At least 171,400 people were killed or injured in the world’s 42 armed conflicts in 2014, according to the 2014 War Report. The great majority of victims were civilians. Iraq suffered the highest number of casualties (45,450 killed or injured), followed by Syria (31,253) and Afghanistan (23,578). Casualties in 2014 significantly increased, indeed almost doubled, compared to the 93,500 reported in 2013. The 500 page War Report is the only independent and comprehensive global classification of armed conflicts under international law.
29 of the armed conflicts were ‘non-international’ in character, between non-state armed groups or between one or more States and one or more non-state armed groups. These conflicts took place in 18 States: Afghanistan, Central African Republic (CAR), Colombia, the Democratic Republic of the Congo (DRC), Egypt, India, Iraq, Libya, Mali, Nigeria, Pakistan, Somalia, South Sudan, Sudan, Syria, Thailand, Ukraine and Yemen.
“The fact that non-international armed conflicts are today the majority of armed conflicts shows the changing nature of warfare,” underlines Robert Roth, Director of the Geneva Academy of International Humanitarian Law and Human Rights. “The situations analysed in the report also illustrate new forms of civil war, where violence, besides being between armed forces and armed groups, directly targets civilians.”
Analysis also reveals the increasing use of explosive weapons in highly populated areas, such as Gaza and Ukraine, the rise of the Islamic State and affiliated groups in Egypt, Iraq, Nigeria and Syria, and the exposed situation of refugees and asylum seekers from conflict-affected areas.
Annyssa Bellal, who edited this year’s report, argues that “these issues raise challenges and questions about the relevance of public international law for the protection of victims of armed conflicts. How do you engage with armed groups like the Islamic State which reject universal values embodied in international humanitarian law and international human rights law?”
The 2014 edition also highlights the multiplication of less structured armed groups, often organized as self-defence units, notably in CAR, the DRC and South Sudan. According to Annyssa Bellal, this indicates a new trend “in which unorganized armed groups, like the anti-Balaka militia in CAR, use extreme violence against the civilian population.”
The War Report is published by Oxford University Press for the Geneva Academy of International Humanitarian Law and Human Rights. For Robert Roth, it is an essential reference for experts, governments, policy-makers, NGOs, international organizations,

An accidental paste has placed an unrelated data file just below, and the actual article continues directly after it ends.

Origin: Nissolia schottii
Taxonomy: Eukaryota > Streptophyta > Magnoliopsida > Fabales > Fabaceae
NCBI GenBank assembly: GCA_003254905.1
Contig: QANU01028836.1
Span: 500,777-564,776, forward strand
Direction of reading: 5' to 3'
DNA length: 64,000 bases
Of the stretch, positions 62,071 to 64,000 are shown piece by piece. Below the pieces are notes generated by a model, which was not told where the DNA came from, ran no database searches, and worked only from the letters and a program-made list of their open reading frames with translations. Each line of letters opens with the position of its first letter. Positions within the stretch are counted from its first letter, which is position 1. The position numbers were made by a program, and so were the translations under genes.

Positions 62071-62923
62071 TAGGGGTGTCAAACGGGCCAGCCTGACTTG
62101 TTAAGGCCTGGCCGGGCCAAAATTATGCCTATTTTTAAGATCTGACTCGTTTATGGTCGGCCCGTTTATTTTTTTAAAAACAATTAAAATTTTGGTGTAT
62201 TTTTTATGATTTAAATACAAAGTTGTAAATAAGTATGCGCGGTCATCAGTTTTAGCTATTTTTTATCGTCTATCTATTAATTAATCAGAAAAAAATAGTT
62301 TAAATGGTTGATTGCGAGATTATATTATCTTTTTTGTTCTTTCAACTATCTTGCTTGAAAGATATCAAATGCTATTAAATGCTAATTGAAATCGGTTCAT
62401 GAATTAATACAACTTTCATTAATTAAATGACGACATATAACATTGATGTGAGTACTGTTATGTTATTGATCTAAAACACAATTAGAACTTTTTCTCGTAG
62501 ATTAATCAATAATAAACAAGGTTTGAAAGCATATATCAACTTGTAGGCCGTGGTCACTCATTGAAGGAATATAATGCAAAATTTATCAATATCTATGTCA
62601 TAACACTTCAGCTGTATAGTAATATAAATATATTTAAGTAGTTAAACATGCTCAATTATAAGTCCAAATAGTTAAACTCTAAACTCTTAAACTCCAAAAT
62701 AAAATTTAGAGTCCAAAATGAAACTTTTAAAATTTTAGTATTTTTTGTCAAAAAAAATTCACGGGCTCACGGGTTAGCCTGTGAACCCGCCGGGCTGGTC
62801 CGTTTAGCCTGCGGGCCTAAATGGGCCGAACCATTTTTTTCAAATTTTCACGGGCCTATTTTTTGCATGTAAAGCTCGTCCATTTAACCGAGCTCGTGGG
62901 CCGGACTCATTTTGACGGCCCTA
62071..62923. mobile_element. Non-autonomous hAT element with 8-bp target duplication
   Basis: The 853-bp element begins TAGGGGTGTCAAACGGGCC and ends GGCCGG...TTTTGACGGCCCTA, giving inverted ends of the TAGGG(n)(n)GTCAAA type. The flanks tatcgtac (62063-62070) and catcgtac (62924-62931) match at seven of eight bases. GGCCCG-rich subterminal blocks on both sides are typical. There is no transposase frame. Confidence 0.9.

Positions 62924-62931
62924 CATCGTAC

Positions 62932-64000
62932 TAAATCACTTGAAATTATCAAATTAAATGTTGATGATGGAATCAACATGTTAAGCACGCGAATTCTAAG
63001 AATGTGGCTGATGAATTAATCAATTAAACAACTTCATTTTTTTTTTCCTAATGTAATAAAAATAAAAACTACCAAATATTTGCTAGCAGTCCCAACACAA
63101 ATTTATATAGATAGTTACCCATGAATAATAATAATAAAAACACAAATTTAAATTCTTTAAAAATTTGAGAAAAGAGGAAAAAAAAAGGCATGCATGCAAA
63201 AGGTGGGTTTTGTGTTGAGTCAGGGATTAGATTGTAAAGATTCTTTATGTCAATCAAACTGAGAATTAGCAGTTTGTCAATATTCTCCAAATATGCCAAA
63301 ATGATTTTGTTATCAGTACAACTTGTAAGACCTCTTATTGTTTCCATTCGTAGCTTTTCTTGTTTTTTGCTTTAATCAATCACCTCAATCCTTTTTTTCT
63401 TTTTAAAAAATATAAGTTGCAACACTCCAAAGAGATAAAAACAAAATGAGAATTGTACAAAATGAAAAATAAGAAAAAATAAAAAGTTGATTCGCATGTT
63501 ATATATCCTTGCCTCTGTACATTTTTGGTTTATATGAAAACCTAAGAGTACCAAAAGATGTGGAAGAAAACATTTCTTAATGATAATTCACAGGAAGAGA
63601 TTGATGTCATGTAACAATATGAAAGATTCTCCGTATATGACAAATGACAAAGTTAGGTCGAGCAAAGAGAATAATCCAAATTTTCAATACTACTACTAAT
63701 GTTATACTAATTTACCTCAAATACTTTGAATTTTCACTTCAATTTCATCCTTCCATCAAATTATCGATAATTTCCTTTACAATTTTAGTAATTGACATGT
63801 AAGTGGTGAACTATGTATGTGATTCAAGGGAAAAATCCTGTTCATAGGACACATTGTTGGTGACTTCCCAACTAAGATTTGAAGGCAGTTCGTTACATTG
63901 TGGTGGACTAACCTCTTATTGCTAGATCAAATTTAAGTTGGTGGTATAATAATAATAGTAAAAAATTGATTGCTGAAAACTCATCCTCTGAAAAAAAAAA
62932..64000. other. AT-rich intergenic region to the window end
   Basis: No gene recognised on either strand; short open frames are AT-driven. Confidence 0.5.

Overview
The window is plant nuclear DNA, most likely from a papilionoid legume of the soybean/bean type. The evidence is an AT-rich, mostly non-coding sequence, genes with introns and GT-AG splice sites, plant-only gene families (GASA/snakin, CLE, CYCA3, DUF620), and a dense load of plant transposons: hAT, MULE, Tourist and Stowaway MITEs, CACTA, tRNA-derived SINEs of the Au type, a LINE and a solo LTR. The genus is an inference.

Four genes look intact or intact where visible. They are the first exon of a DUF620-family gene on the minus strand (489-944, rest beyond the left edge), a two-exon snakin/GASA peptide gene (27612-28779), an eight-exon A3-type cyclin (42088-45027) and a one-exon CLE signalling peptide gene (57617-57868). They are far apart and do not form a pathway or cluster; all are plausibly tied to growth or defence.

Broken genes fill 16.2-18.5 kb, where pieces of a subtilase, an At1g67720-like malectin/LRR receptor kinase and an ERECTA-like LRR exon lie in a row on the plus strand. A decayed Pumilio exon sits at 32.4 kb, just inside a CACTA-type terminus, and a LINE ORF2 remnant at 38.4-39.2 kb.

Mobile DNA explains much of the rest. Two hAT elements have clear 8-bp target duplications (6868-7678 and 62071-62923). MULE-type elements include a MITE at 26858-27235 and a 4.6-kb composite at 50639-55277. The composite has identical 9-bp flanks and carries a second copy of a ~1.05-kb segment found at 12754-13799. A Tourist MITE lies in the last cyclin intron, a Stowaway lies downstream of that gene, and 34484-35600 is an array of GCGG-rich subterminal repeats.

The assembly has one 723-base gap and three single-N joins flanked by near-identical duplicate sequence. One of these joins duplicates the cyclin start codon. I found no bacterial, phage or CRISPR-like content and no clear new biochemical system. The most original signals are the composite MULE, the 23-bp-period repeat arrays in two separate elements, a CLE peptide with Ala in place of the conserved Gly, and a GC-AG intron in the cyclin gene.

donors, judges and lawyers who work on human rights, humanitarian issues, and peace or security because "the classification of an armed conflict under international law is an objective legal test and not a decision left to national governments or any international body, not even the UN Security Council”.
The War Report 2014 is divided into three sections.
Section I reviews armed conflicts that took place in 2014 and their impacts.
Section II categorizes and describes each conflict legally, focusing on its context, its causes, and the belligerents involved. The report also provides information on victims and alleged war crimes, their investigation, and (where applicable) whether perpetrators have been prosecuted.
Section III analyses new and emerging legal issues and trends in warfare and identifies developments that require legal clarifications or stronger laws.
About the Geneva Academy
The Geneva Academy of International Humanitarian Law and Human Rights is a research and higher education institution dedicated to the study of branches of international law that relate to situations of armed conflict.
Jointly established by the Faculty of Law of the University of Geneva and the Graduate Institute of International and Development Studies, its fundamental and applied research in international humanitarian law, human rights, international criminal law, and transitional justice contributes to policy development and debate among scholars and practitioners, and in government.
About the editor of the War report 2014
Dr Annyssa Bellal is the editor of the War Report 2014.
She is also the legal adviser of the NGO Geneva Call and a lecturer at Sciences Po, Paris.
Prior to this position, she was a full-time University Lecturer at the Irish Centre for Human Rights in Galway Ireland and a senior researcher at the Geneva Academy of International Humanitarian Law and Human Rights. She also worked as legal adviser for the Swiss Department of Foreign Affairs, the ICRC and the OHCHR.
She received her PhD in public international law from the Graduate Institute of International and Development Studies and was hosted as a visiting scholar at New York University and McGill University. She published widely on IHL issues, notably on non-state armed groups.
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